We normally produce a speech sound for it to be transmitted and heard. An ideal description of speech sounds would thus include information concerning their production, transmission and reception (hearing). Correspondingly, speech can be described and classified in articulatory, acoustic and auditory terms. Such an analysis and description of speech sounds is the subject matter of Phonetics, commonly known as the study of speech sounds. Phonetics describes a sound in terms of the movements of the organs of speech, the physical properties of the sound produced and the features perceived by the listener. But such an exhaustive description is very complex and is beyond the scope of this book. Since our purpose is to teach the pronunciation of English, our analysis will be based mainly on the production of sounds (articulation of sounds) - i.e., articulatory phonetics - and partly on how they may be heard by the listener - i.e., auditory phonetics.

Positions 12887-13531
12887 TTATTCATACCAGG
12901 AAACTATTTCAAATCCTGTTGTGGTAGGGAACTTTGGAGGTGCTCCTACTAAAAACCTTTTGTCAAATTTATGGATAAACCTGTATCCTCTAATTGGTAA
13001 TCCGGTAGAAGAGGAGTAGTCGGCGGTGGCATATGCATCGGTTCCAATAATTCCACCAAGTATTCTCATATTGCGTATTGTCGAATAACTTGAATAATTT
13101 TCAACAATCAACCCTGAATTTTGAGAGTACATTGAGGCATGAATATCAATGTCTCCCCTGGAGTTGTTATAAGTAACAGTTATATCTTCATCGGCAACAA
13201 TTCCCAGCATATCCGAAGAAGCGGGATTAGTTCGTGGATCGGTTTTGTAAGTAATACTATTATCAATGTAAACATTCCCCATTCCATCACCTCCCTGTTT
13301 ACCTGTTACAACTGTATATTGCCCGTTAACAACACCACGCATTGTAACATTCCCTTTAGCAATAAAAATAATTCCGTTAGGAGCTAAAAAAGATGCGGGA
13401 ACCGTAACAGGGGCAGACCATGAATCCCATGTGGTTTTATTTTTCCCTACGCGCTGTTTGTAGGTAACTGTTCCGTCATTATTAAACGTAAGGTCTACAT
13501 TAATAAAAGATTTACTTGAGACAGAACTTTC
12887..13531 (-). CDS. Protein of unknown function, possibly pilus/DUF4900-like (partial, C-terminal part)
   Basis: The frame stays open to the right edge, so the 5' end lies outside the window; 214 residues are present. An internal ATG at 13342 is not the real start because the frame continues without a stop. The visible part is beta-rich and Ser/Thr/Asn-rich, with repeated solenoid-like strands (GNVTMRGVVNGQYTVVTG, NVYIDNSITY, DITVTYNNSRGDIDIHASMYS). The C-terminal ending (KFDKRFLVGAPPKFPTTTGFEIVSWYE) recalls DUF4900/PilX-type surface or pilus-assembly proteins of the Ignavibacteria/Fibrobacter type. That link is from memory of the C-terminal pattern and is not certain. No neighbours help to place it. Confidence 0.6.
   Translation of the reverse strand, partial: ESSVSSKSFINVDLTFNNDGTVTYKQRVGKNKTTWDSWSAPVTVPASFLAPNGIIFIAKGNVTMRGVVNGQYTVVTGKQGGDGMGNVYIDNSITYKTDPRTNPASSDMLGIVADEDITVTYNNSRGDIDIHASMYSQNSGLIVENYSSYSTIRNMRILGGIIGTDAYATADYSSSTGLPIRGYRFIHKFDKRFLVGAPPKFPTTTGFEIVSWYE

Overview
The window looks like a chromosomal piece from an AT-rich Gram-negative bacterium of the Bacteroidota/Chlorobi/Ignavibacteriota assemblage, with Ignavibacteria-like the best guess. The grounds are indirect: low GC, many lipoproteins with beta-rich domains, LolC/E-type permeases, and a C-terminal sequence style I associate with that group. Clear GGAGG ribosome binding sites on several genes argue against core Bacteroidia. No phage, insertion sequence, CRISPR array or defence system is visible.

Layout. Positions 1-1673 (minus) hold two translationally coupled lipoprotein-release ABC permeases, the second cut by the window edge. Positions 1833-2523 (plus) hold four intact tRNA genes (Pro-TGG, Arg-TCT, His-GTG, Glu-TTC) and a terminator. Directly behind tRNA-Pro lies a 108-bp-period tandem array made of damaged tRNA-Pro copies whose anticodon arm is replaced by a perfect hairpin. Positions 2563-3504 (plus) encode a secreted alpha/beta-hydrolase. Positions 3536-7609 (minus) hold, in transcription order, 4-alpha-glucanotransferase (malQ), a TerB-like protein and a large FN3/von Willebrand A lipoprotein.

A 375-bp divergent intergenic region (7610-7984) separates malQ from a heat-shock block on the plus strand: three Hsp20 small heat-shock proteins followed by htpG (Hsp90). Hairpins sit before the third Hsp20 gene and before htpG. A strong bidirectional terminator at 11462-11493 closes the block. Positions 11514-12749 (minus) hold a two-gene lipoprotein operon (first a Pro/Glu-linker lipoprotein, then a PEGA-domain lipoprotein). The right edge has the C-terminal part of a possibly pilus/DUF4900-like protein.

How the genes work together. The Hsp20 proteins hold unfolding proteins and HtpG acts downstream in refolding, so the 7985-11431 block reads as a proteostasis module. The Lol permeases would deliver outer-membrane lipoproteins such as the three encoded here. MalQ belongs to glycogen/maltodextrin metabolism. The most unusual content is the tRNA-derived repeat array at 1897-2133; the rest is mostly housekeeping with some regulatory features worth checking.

Speech sounds are classified and categorized into vowels and consonants. The sounds regarded as vowels are described in terms of their articulation and on the basis of auditory perception, while consonants are best described in terms of their articulation. Vowels and consonants are usually understood with reference to the alphabets of a language; for instance, the letters a, e, i, o, and u in English generally represent the vowel sounds of the language, and the rest of the alphabets usually represent the consonant sounds.